One of Dayton’s most beloved holiday traditions returns this weekend

Former Dayton Ballet dancers reminisce

It’s one of Dayton’s most cherished holiday traditions.

The Dayton Ballet presents the classic story of The Nutcracker every winter, with a cast that includes young dancers from throughout the Dayton area, with music by the Dayton Philharmonic Orchestra.

This year’s Nutcracker will run from Dec. 14-23 at the Schuster Performing Arts Center, with tickets starting at $18.

The current production, an annual outing for hundreds of Miami Valley families, features costumes by Lowell Mathwich and sets by designer Ray Zupp, the show features the entire Dayton Ballet company as well as 100 area children and members of Dayton Ballet II.

The story of little Clara and her magical adventures in the Land of Sweets will be accompanied by the full Dayton Philharmonic Orchestra under the baton of Neal Gittleman.

What makes this event so special? The costumes are phenomenal, the choreography is beautiful, the little kids are adorable and the holiday spirit is strong at this event.

>> 7 of our favorite Dayton holiday traditions


Karen RussoBurke is still dreaming up imaginative choreography, but these days it’s not for her brothers and cousins but for Miami Valley audiences. Since 2011, Burke has been artistic director of the Dayton Ballet.

Q. What makes “The Nutcracker” so special? 

A. It’s such a classic in the ballet world. For many families, it’s more of a tradition than a ballet. They say: “We’re going to ‘The Nutcracker,’” not “We’re going to the ballet.” The music has become commonplace; the ballet has been on TV with (Mikhail) Baryshnikov. Families get together, get dressed up. Parents and grandparents may have seen it — or even been it it — when they were children.

Q. What are your own earliest memories of “The Nutcracker?” 

A. I think one of my earliest memories is the first year I was in “The Nutcracker.” I was a mouse and our artistic director always sat in the downstairs right wing. She would have us all sit by her feet and watch the Snow Queen. I remember the snow was falling on stage and I was watching a professional dancer. It was almost better than dancing. I was probably about five years old.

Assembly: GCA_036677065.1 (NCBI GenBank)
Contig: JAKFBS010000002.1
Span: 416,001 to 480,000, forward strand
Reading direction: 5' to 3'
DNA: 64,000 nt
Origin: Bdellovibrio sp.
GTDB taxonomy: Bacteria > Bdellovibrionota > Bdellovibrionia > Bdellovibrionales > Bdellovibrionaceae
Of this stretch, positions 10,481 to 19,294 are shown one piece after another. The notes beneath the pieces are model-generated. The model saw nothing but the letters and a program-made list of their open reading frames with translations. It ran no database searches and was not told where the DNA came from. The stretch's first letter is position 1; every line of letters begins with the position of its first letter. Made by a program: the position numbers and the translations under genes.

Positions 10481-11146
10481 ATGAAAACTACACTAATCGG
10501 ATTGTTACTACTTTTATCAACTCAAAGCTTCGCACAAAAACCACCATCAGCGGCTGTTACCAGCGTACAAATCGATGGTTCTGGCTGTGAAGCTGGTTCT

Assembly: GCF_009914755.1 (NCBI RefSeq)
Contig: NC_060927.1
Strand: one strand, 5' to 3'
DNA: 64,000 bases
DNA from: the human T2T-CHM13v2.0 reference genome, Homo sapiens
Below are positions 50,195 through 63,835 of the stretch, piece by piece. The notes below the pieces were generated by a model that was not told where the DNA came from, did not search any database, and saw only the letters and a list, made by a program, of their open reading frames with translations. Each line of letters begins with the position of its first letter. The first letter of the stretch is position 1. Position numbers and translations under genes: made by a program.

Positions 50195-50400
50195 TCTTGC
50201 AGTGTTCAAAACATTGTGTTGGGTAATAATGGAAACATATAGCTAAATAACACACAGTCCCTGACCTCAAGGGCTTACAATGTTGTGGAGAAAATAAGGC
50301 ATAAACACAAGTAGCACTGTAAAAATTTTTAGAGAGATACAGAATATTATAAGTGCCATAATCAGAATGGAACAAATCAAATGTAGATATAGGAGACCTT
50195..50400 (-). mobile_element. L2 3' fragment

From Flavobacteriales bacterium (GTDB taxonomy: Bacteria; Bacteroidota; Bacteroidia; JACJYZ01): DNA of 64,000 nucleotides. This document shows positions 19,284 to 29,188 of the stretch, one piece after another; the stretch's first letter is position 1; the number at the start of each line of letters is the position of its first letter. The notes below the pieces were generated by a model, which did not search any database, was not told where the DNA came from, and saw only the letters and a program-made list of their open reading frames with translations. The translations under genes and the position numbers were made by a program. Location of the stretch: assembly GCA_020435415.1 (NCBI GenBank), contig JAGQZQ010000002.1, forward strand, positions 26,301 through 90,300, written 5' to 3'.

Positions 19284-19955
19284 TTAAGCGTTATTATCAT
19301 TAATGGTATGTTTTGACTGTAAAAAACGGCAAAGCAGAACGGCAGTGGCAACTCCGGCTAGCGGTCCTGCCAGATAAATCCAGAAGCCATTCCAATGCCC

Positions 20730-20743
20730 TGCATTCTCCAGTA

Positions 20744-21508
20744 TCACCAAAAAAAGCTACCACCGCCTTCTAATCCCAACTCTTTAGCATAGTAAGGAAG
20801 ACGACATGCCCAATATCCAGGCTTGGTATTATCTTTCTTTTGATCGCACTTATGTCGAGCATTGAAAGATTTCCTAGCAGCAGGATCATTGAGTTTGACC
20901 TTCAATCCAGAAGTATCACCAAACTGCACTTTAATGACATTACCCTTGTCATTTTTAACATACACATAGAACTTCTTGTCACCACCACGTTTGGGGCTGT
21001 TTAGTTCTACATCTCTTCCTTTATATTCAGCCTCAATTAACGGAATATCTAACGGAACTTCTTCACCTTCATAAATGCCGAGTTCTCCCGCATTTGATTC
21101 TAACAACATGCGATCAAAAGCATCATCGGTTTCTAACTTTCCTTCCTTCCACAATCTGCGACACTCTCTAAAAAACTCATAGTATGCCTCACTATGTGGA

Over the years I was a soldier, a party child, a Chinese dancer, a Spanish dancer, a snowflake, a flower and the Sugar Plum Fairy.

Q. How do you keep “The Nutcracker” fresh? Do you get tired of doing it? 

A. Dancers call it “the ballet you love to hate.” The way I grew up, “The Nutcracker” was done in 10-year cycles so if you were first introduced to it at age seven or eight, you would be graduating high school before the next cycle.

In Dayton, we did a new “Nutcracker” in 2003 and then in 2013 and we will do the next one in 2023. We have completely new costumes and sets for each new cycle and I change the choreography a little each time. We are always changing dancers to give them more challenges and highlight their strengths. That helps keep it fresh. Dancers who have been in the company for years will know every role.

It also stays fresh for me because I love to see the new children who come and audition. I love to see them the first time in the studio as they watch the professional dancers. We always have many new students, half of the children are new to our “Nutcracker” and that’s always exciting. This year we have 110 children in the ballet, plus our Dayton Ballet II seniors and our professional company. We’ll do 10 performances, plus we’ve added a sensory-friendly performance.



Before the performances and during intermissions, the Schuster Center Wintergarden features the Dayton Ballet Boutique, Rike’s window boxes and Graeter’s Sweet Shoppe. Yes, there’s ice cream. Kids can shop at the Tike’s Shoppe, and they can meet Santa from 2-5 p.m. on Saturdays and Sundays .


After each performance, ticket holders are invited free of charge to “Behind the Ballet,” a Q&A with artistic director Karen Russo Burke and dancers.


The Dayton Ballet Barre will host a Sugar Plum Tea before the matinee on Sunday, Dec. 16 at The Dayton Woman’s Club, 225 N. Ludlow St. in downtown Dayton. Tickets are $20 for adults and children and are available through Ticket Center Stage at (888) 228-3630.


Sensory-Friendly Afternoon at The Nutcracker at 2 p.m. on Dec. 20 is designed especially for children and adults with autism spectrum disorder, sensory sensitivities or other special needs. Tickets are $25 at Ticket Center Stage (888) 228-3630 or online at


• “Muttcracker,” designed to help find a loving home for dogs that need to be rescued, will be held during intermission and after the show at matinee performances Dec. 15 and 16, 22 and 23. This year, Liberty Acres United Rescue & Animal Sanctuary is the featured organization.


If you plan to make this tradition part of your holiday season ...


What: Dayton Ballet's "The Nutcracker" accompanied by the Dayton Philharmonic Orchestra

When: Dec. 14-23 for 10 performances

Where: Benjamin and Marian Schuster Performing Arts Center, 1 W. Second St., Dayton

Tickets: $18 and up, available at Ticket Center Stage (888) 228-3630 or online at Senior, teacher and military discounts are available at the box office.

>> Why ‘The Nutcracker’ is a dancer’s rite of passage?

>> The breathtaking Tree of Light and 7 more reasons to visit Carillon Park this holiday season

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